“For me, music is a tool to help our people in our communities and all the issues we fight,” she said. “This is our home, and we’re all we got. I think what Native artists have is a huge tool to educate. It’s a platform, and a political arena to spell stuff out and lift stuff up. We’re an important voice. It’s important what we say and do.”
3. Shoni Schimmel
I played basketball in high school and college, but from the standards set by Atlanta Dream guard Shoni Schimmel, I might as well have been dribbling a pumpkin with my sneakers tied together.
My daughter, husband, and I got to meet Schimmel at the Denver March Powwow a few months ago. I’m not even a little bit ashamed to say I stood in a really long line and paid a small fortune to talk to the basketball star and take a selfie with her.
What makes Schimmel such a powerhouse is a mix of humbleness, role modeling, athleticism, and realness. There’s a reason hers is the best-selling WNBA jersey.
At 23, the Thrilla from Umatilla been on indigenous radars since she was in high school, when a film crew followed her and her family for the 2011 TLC documentary Off the Rez.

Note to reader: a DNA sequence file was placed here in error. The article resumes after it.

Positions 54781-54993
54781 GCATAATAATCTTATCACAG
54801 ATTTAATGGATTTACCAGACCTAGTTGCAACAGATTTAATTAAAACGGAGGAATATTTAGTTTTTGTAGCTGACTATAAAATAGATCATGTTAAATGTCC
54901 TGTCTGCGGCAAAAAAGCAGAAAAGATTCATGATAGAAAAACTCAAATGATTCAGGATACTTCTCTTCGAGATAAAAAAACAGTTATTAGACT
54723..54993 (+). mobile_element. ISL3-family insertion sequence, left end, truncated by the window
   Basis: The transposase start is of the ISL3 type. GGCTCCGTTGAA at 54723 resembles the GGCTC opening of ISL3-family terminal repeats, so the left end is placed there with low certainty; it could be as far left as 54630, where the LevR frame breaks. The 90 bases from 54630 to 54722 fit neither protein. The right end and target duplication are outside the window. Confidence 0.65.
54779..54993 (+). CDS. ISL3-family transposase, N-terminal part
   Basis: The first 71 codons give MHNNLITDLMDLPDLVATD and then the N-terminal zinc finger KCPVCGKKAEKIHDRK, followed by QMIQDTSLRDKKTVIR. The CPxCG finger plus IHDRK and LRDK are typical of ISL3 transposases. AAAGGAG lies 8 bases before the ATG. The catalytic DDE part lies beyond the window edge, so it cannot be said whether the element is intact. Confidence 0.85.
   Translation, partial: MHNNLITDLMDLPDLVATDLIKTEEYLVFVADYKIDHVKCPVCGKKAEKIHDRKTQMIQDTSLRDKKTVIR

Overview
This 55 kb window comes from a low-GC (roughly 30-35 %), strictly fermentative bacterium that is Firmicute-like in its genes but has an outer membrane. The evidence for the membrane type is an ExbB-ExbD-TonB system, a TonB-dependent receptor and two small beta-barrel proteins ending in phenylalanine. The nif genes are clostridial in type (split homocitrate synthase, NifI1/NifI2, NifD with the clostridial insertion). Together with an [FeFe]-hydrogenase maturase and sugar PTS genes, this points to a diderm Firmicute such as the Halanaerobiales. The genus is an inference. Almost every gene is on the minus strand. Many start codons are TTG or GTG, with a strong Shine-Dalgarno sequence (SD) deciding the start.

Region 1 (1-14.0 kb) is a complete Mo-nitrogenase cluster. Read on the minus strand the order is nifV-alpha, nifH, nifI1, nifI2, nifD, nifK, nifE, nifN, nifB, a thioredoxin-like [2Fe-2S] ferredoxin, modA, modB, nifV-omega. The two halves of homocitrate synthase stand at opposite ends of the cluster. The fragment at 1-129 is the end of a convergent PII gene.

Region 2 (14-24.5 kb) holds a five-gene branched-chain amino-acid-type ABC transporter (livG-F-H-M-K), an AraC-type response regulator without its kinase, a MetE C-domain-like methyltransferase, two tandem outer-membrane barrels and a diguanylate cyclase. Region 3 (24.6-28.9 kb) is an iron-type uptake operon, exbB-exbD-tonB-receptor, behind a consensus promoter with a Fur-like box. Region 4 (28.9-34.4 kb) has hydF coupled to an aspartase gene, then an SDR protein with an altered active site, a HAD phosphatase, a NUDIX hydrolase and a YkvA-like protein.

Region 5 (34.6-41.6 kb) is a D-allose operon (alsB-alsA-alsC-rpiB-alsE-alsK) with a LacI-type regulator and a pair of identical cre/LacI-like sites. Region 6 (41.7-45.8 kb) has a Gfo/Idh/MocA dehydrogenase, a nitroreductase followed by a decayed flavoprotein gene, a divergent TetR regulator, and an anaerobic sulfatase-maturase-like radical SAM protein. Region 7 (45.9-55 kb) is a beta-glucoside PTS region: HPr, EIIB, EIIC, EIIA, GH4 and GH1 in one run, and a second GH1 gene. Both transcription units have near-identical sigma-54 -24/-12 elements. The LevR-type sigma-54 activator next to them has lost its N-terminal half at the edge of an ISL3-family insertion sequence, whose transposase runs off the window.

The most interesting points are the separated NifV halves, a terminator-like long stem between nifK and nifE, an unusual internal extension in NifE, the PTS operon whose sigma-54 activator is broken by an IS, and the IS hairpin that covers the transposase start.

Then, she and her sister, Jude, took March Madness 2013 by storm for the Louisville Cardinals, which made it to championship game that year.
Watch this clip of the 5’9” Schimmel against Baylor’s 6’8” Brittney Griner and be amazed.
I remember our family – and thousands of Native families across the country – watching the tournament that year and being totally sucked in by the Schimmel sisters’ presence both on and off the court.
These were athletes – people who shaped their minds and bodies into the best they could be – Native youth (and adults!) could look up to.
By the way, that small fortune I paid to meet Shoni helps the star bring basketball skills and motivational clinics to Native communities to inspire youth across the country, an endeavor not many professional athletes bother with and I’m happy to support.
4. Suzan Shown Harjo
Harjo became one of my heroes after I started advocating against racist sports mascots in high school.
Harjo, of Cheyenne and Hodulgee Muscogee heritage, has waged war against the Washington pro football team logo and mascot and the racist images of other franchises since the 1980s. It’s because of people like Harjo that this issue is even discussed in mainstream media today.
But like all the women described here, the 69-year-old’s impact goes beyond just one aspect of indigenous activism.